Coaches' Corner: Setting Goals, Part 1
|The course in Ghent, Belgium (Photo: © B. Kitch)|
In setting goals, many people approach them with the wrong framework. They set their goals based on the performances and/or level of their peers, rather than basing the goals purely upon themselves and their own capabilities.
In coaching, I always try to get the athletes to focus on themselves. The goal as an athlete, then, is to make yourself 1% better everyday. I find that by first by focusing on themselves and second by focusing on step-by-step, systematic improvement one day at a time, athletes are better able to move toward their potential without too many outside limitations. If you focus on getting better relative to yourself, in order to make sure you are better tomorrow than you were yesterday, you will be working toward achieving your full potential.
This works well for those less talented people or middle of the road people who don't have the same physiological/natural gifts as some teammates or competitors. Sometimes coaches err in developing less talented athletes by creating an environment in which less talented athletes are treated as inferior. Although having a hierarchy of performance within a team is important, it is also important to reward athletes for doing their best. Ultimately, each athlete has a different ceiling on his/her maximum ability, and the key is to get each athlete to reach his/her potential. So, even though many coaches want to reward performance based on an absolute scale in order to get athletes performing at a more objective 'championship level,' they should also reward athletes for getting better every day, even if they aren't yet fast on the absolute scale. In this way, the coach will hold everyone to the same, achievable, objective standard, regardless of ability.
The same things also apply to push the most talented athletes. If there is one athlete who is far and away more talented than his/her teammates, the coach needs to push that athlete to get better every day. Defeating teammates is not an acceptable form of success–only personal improvement earns praise.
The skeptic might say that this coaching philosophy is problematic, due to relative levels of work. The fact is, lower performing athletes are sometimes 'lower performing' because they don't work as hard as the top athletes, and the top athletes are the 'top athletes' because they work harder. This means that, at first, it may be easy for athletes who haven't been working as hard to improve, while the top athletes might really struggle to improve. This is inevitably true to an extent, but it will quickly be remedied if the philosophy is applied as it will force everyone to get better. If everyone improves, it will eventually be equally hard to improve because everyone will be approaching their physiological limits, which can of course, be increased over time through smart training.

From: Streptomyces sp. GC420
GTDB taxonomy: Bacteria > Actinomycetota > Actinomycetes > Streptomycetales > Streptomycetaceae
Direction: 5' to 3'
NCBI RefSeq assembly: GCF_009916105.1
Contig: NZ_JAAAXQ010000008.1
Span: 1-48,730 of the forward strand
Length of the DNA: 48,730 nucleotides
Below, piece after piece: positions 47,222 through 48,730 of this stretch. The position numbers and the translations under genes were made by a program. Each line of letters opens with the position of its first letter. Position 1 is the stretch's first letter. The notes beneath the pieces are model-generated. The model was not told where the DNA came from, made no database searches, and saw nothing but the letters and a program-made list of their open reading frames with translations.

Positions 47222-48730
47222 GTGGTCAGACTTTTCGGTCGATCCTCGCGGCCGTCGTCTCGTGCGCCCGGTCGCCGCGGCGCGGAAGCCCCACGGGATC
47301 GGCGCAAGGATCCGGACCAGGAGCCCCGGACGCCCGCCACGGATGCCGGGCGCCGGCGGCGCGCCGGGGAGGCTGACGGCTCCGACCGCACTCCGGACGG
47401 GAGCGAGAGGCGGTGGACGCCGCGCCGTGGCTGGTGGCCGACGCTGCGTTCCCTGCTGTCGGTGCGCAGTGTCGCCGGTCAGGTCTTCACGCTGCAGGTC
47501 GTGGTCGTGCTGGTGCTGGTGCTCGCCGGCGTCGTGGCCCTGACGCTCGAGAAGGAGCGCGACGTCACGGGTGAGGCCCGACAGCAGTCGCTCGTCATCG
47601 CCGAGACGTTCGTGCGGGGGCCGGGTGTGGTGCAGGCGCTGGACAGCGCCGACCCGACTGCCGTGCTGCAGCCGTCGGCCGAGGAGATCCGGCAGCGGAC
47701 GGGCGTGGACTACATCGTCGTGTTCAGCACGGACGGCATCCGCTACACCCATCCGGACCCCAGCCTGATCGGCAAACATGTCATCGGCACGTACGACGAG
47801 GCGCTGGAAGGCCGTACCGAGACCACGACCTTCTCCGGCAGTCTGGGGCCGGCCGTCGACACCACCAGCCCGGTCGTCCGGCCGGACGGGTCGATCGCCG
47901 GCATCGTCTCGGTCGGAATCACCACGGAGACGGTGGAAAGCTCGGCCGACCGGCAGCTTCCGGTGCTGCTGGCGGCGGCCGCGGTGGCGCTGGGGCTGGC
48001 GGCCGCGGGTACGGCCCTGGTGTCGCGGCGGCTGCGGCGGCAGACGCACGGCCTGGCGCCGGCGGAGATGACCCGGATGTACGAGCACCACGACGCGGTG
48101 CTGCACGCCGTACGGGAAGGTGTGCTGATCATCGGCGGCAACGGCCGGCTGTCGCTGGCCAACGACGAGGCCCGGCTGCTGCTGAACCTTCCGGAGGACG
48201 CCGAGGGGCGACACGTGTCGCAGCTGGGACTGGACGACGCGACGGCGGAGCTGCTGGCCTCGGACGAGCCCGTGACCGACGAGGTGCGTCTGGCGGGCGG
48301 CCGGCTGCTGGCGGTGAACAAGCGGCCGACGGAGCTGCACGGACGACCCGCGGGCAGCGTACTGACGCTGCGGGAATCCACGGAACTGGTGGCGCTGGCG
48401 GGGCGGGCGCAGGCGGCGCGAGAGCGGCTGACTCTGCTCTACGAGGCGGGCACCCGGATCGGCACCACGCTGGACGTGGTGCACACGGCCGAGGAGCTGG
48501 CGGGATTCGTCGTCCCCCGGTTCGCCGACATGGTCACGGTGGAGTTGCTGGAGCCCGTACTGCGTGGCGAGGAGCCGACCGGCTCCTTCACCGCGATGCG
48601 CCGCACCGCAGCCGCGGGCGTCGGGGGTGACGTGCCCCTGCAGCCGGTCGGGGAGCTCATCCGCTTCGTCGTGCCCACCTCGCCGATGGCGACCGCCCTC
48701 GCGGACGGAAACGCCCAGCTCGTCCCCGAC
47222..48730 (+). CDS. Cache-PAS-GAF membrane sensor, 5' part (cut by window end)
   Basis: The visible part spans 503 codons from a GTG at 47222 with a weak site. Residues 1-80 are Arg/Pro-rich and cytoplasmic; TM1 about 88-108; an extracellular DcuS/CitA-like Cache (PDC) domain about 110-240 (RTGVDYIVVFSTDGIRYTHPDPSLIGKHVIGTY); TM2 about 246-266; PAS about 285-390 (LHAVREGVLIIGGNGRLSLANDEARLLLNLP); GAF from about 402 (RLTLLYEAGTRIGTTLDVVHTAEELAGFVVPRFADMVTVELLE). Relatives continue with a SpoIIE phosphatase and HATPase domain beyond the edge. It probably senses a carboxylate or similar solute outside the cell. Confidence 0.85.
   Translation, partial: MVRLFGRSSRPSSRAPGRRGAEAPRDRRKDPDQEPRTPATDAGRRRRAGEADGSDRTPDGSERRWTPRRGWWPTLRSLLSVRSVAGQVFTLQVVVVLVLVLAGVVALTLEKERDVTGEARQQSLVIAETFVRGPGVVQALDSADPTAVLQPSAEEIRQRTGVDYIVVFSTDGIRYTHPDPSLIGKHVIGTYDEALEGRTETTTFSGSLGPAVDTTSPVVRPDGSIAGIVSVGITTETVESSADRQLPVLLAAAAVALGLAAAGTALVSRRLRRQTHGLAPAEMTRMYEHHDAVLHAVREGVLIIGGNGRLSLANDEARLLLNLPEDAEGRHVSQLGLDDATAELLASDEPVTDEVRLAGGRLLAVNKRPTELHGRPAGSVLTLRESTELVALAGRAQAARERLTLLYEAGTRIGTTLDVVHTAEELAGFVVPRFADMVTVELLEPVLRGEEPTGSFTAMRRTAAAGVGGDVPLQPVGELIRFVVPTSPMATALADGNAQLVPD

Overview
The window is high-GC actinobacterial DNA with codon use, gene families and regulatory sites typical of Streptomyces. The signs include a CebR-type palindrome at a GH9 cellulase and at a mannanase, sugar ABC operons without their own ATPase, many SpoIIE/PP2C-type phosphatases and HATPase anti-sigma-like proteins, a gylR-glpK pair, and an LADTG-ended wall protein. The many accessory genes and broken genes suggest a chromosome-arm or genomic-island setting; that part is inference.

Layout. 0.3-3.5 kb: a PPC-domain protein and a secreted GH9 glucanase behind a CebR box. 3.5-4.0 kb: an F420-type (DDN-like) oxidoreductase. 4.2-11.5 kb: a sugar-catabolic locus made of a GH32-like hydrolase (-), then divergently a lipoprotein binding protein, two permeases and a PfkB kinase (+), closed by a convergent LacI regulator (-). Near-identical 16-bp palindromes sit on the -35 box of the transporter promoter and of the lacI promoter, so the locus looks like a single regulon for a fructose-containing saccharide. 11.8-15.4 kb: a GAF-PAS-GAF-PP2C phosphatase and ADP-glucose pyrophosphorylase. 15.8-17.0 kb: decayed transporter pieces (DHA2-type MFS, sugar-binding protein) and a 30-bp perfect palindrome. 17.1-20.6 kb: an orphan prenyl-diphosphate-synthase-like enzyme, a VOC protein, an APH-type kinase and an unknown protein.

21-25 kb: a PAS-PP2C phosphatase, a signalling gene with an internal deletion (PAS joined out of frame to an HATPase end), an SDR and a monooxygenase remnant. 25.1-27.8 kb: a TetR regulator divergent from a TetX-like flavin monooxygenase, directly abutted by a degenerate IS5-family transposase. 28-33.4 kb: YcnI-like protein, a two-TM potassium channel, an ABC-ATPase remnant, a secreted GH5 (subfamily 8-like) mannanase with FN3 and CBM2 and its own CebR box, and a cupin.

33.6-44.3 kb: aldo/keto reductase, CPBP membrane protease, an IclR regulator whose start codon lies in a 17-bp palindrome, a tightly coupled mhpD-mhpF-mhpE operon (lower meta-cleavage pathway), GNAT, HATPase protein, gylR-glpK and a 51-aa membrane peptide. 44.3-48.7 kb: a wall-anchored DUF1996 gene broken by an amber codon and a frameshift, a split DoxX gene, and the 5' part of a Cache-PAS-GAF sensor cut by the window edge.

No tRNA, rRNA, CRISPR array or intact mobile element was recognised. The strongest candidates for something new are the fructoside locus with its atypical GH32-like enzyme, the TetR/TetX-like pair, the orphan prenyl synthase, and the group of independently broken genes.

In order to effectively use this model, a coach must have a strong sense of his/her athletes. The coach must be able to tell when an athlete is pushing up against physiological limits, and approaching maximum potential. As I've said before, coaching is more an art than a science.
How can you apply this to coaching a team or a crew? Use a Speed Coach on the water and focus on achieving a certain speed, rather than focusing on beating an opponent, whose speed you have no ability to control. Be as objective as possible. You can only control how fast you go and how close you get to your own capabilities, but you can't control what your maximum potential is. What do you do if you have to race someone who is just faster and/or more talented than you? If you simply have two boats next to each other every day, without objective data from a Speed Coach or some other means of determining/tracking absolute speed, both boats may be slow in absolute terms or in terms of what you are maximally capable of–beating one boat in practice may give the other crew the false sense that it is fast. Both boats may be limiting themselves, whereas training alone, with high expectations and a talented coach could potentially lead to a higher optimum performance. It could also have the opposite effect, as training partners and competitors can help push us to levels we might not reach otherwise, but it is important to find a balance. Ultimately, a mix of both is probably the best strategy for reaching one's best. That is, using objective data and focusing on individual potential independent of others, while also using training partners and competitors as targets to help motivate and drive toward further accomplishments and increased speed.
Setting Goals, Part 2 coming up on Friday of this week.
-Justin and the RR Team